I'm cooking up a very simple system to send commands to a remote server via email. Everytime an email is sent to
email@example.com, the server runs a python script that does something different based on the recipient
do_something, and uses the email content and metadata as parameters for whatever task it will perform. This will be used to provide services through email for a specific set of users that don't have direct Internet connection must of the time. Users don't write emails themselves, but use a small application that generates all necessary metadata.
It is of course very important to authenticate users reliably. I could implement some public key cryptography protocol, but a friend suggested me the following idea, which is very easy to implement, and seems reliable enough for me:
I generate a password for each user (identified by his email address), say a random string of size 2K. The server knows the password for each user, and each user knows his password. The user application generates an email for the corresponding task with all necesary data. After it has finished, it concatenates some of the email metadata (say sender and timestamp to avoid collisions for the same user) with the user password and computes a secure hash (I'm currently using SHA-512). It then attaches this hash to the generated email. The server gets the email and calculates the same hash (remember it knows the supposed sender password). If it matches with the hash attached in the email, it is considered authenticated.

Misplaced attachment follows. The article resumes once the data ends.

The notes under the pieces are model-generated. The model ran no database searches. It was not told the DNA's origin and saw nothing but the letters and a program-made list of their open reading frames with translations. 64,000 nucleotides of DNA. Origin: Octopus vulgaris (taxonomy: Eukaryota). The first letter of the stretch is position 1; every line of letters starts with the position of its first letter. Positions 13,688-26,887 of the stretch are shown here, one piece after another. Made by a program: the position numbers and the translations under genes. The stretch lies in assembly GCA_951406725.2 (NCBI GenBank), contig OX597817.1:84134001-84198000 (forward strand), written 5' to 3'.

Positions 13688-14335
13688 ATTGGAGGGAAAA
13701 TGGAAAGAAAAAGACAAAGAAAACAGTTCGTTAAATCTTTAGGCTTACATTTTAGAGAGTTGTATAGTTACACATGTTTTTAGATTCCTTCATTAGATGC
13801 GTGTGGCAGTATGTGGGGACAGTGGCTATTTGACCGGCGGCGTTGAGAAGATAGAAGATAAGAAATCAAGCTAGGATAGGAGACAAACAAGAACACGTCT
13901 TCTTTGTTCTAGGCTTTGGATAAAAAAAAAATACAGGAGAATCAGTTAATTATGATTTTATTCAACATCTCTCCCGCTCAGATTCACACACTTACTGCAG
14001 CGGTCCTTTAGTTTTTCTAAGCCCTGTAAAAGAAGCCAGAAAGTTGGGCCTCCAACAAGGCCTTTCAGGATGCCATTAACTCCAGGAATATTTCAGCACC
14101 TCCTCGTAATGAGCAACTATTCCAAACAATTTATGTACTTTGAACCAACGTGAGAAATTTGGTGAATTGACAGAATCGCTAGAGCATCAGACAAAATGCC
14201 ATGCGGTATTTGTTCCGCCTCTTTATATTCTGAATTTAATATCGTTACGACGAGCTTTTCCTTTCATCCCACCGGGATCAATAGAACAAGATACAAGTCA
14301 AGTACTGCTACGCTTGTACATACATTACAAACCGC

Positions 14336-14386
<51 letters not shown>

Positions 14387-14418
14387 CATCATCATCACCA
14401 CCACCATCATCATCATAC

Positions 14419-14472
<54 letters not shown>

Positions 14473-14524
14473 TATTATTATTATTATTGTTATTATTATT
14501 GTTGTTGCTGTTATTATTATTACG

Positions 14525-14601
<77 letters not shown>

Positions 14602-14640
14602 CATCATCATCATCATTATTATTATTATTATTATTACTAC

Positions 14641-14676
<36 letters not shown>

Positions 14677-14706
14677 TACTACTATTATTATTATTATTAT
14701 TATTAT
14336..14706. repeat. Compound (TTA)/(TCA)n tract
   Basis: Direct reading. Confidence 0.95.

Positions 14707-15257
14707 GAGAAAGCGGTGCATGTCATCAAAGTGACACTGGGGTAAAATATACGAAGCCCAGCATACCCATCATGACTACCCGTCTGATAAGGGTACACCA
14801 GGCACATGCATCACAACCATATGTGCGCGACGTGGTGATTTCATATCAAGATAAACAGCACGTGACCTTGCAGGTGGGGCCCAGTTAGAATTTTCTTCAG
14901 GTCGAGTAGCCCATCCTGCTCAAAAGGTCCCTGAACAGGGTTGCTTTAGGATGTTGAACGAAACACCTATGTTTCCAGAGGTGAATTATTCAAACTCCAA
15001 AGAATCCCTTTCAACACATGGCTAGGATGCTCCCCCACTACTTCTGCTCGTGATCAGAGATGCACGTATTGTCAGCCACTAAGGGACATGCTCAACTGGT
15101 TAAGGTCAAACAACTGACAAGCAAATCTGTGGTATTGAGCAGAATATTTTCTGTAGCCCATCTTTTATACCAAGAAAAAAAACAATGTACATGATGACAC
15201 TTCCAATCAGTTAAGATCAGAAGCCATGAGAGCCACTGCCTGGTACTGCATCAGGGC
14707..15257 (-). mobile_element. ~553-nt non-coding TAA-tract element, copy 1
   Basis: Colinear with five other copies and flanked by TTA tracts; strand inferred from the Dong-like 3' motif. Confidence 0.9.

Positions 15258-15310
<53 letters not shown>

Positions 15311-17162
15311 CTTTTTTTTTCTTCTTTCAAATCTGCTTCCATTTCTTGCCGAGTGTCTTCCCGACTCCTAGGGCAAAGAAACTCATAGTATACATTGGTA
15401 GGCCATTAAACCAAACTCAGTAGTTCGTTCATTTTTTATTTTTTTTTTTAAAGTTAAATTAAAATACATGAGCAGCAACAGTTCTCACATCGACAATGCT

Now suppose that I can reliable make each user get his password (not by electronic means). Is this mechanism secure? I know I'm probably reinventing a lot (rather old) of wheels here, so please forgive my ignorance on the subject. I do know that SHA hashes are virtually irreversible, and that is the main reason why I think this strategy might work.
Thanks in advance.